In Indian philosophy1, साधन (sādhana) and साध्य (sādhya) refer to cause and effect, or ingredient and product. Say for example, we are preparing soup. Before the soup comes into existence, only its separate ingredients exist – vegetables, tomatoes, some masala, water, salt etc.. Mixing the ingredients together and cooking them in a pot results in the manifestation of soup. The ingredients are the cause, sādhana, and the soup is the product, sādhya.
In the Bhagavad-Gitā, Kṛṣṇa explains that all actions on the karma mārga ultimately result in jñāna (सर्वम् कर्माखिलम् पार्थ ज्ञाने परिसमाप्यते). Thus, on the karma mārga, karma is the sādhana (cause) and jñāna is the sādhya (effect). Or putting it another way,
karma is the means, साधन, and jñāna is the object of attainment, साध्य.
The definition of uttamā bhakti is continuous favorable service to Kṛṣṇa, devoid of desire for anything else, and not covered by the effects of jñāna and karma. This defines the state of perfection. Naturally, the question arises: how do we get there? What do we have to do to get there? Is there a sādhana or means by which one can attain uttamā bhakti?
If uttamā bhakti is sādhyā (object of attainment), what is the corresponding sādhanā?
This question is examined in some detail by Rupa Goswami in the भक्ति-रसामृत-सिंधु (1.2.1), and commented upon extensively by Jiva Goswami and also Visvanatha Cakravati Thakura. We will examine their commentaries in this series of articles.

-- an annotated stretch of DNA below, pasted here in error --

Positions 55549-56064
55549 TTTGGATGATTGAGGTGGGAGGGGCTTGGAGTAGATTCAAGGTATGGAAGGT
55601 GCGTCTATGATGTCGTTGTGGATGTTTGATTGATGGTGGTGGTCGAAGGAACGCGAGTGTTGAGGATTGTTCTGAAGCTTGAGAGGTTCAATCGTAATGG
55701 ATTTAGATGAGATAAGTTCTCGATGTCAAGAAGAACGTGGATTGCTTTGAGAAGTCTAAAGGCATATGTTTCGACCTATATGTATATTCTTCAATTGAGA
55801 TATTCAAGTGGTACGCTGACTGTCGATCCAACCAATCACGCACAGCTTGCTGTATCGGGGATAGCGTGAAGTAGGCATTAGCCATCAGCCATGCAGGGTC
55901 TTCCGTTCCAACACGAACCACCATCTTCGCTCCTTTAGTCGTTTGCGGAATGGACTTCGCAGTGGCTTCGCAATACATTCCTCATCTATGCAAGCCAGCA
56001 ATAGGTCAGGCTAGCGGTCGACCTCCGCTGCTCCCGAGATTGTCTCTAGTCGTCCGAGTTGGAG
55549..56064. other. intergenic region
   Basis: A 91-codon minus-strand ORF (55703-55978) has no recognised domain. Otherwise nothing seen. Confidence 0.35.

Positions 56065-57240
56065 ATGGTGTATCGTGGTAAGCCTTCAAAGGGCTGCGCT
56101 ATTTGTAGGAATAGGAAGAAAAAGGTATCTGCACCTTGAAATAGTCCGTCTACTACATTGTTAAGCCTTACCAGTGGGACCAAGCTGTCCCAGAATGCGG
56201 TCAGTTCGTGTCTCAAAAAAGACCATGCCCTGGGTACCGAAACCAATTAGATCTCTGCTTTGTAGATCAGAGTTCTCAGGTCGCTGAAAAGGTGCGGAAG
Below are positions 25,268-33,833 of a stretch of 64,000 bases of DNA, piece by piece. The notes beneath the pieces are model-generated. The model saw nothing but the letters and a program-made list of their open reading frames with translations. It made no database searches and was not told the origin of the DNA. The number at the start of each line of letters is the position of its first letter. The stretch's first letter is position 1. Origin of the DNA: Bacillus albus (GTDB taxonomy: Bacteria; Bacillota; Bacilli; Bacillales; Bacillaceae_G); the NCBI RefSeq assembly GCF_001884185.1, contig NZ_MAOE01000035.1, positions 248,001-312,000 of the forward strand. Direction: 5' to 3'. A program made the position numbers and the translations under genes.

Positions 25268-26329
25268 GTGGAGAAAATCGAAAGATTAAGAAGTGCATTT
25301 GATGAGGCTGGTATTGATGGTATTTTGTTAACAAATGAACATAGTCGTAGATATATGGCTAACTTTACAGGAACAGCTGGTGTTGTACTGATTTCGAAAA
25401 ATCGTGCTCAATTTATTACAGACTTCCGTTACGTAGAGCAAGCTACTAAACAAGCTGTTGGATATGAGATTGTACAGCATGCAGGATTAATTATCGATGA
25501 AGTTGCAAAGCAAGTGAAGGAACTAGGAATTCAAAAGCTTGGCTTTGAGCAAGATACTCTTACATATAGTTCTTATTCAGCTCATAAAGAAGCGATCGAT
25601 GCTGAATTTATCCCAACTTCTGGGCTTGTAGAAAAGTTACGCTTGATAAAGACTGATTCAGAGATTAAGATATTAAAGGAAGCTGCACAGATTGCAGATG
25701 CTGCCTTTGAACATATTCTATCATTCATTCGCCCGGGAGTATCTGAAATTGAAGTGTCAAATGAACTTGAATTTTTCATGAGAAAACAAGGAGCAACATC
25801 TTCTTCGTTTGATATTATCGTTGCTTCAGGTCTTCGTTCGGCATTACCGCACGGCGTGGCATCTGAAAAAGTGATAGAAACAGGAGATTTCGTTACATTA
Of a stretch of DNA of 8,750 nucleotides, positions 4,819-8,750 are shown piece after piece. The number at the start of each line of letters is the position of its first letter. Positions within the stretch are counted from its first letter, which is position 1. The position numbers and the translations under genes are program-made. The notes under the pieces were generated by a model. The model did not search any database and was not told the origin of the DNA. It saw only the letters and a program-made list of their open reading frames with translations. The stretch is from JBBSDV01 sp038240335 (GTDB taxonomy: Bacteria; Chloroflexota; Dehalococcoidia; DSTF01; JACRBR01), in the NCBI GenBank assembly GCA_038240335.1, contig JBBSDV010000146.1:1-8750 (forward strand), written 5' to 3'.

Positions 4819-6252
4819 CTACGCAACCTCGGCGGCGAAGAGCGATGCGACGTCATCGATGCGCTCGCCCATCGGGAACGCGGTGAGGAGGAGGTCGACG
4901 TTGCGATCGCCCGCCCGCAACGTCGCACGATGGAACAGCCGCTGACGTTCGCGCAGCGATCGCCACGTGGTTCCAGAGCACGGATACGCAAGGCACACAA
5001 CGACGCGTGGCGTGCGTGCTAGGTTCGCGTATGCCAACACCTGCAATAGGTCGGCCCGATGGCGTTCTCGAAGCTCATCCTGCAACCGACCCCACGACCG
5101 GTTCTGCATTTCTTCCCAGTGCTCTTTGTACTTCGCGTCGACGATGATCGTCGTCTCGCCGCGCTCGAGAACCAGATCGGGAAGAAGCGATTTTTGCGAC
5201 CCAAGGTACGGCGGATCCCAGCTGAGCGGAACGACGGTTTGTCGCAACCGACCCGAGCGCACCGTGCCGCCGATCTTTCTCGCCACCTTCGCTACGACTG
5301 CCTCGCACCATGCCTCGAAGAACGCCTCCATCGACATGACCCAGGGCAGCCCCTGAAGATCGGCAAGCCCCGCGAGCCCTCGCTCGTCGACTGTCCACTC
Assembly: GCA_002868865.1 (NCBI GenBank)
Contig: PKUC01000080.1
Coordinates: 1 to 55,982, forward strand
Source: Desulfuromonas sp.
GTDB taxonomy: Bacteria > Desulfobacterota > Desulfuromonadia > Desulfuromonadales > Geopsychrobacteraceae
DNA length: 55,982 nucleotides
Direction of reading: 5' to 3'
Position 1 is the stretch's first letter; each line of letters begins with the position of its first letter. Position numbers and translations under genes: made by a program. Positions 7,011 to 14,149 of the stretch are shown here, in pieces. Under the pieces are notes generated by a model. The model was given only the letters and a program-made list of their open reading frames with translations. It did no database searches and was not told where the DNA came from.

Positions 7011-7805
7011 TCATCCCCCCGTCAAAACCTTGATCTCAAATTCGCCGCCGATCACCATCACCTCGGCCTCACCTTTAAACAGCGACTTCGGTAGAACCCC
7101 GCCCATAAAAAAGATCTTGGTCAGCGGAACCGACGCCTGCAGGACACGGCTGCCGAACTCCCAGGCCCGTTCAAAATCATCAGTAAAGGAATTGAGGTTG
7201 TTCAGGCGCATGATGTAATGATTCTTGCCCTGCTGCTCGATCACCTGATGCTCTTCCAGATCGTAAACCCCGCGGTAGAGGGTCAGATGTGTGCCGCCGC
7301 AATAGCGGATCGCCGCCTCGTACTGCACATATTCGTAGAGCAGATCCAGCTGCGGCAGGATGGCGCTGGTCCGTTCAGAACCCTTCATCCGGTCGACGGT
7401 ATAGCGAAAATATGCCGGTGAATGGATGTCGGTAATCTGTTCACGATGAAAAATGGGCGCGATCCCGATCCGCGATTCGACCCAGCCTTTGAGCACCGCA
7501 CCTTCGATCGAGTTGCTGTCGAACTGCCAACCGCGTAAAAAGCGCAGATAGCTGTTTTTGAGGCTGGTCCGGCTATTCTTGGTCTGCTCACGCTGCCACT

The first concept to bear in mind is that the sādhanā (the last letter ā in the word is because bhakti is feminine) for uttamā bhakti is bhakti itself, and not any other method. So karma yoga does not lead to bhakti, although this misconception abounds in a large number of bhaktas. As already stated above, the sādhya of karma yoga is jñāna. Nor can jñāna act as the sādhana (means) that leads to bhakti. Jiva Goswami supports this point by quoting a phrase from the भागवत पुराण ११.३.११:
भक्त्या संजातया भक्त्या .. – by bhakti (sādhyā) that comes through bhakti (sādhanā)..
As we saw in the definition, bhakti is an independent path. Uttamā bhakti comes from uttamā bhakti. Therefore,
uttamā bhakti is the means (sādhanā), and uttamā bhakti is the object of attainment (sādhyā).
However, this does not mean that sādhanā uttamā bhakti and sādhyā uttamā bhakti are identical. We will explore this difference in the next article.
- भक्ति रसामृत सिंधु lectures, Bhakti Tirtha II, Shri Satyanarayana dasa Babaji, Jiva Institute, Vrindavan. 2017-10-16. ↩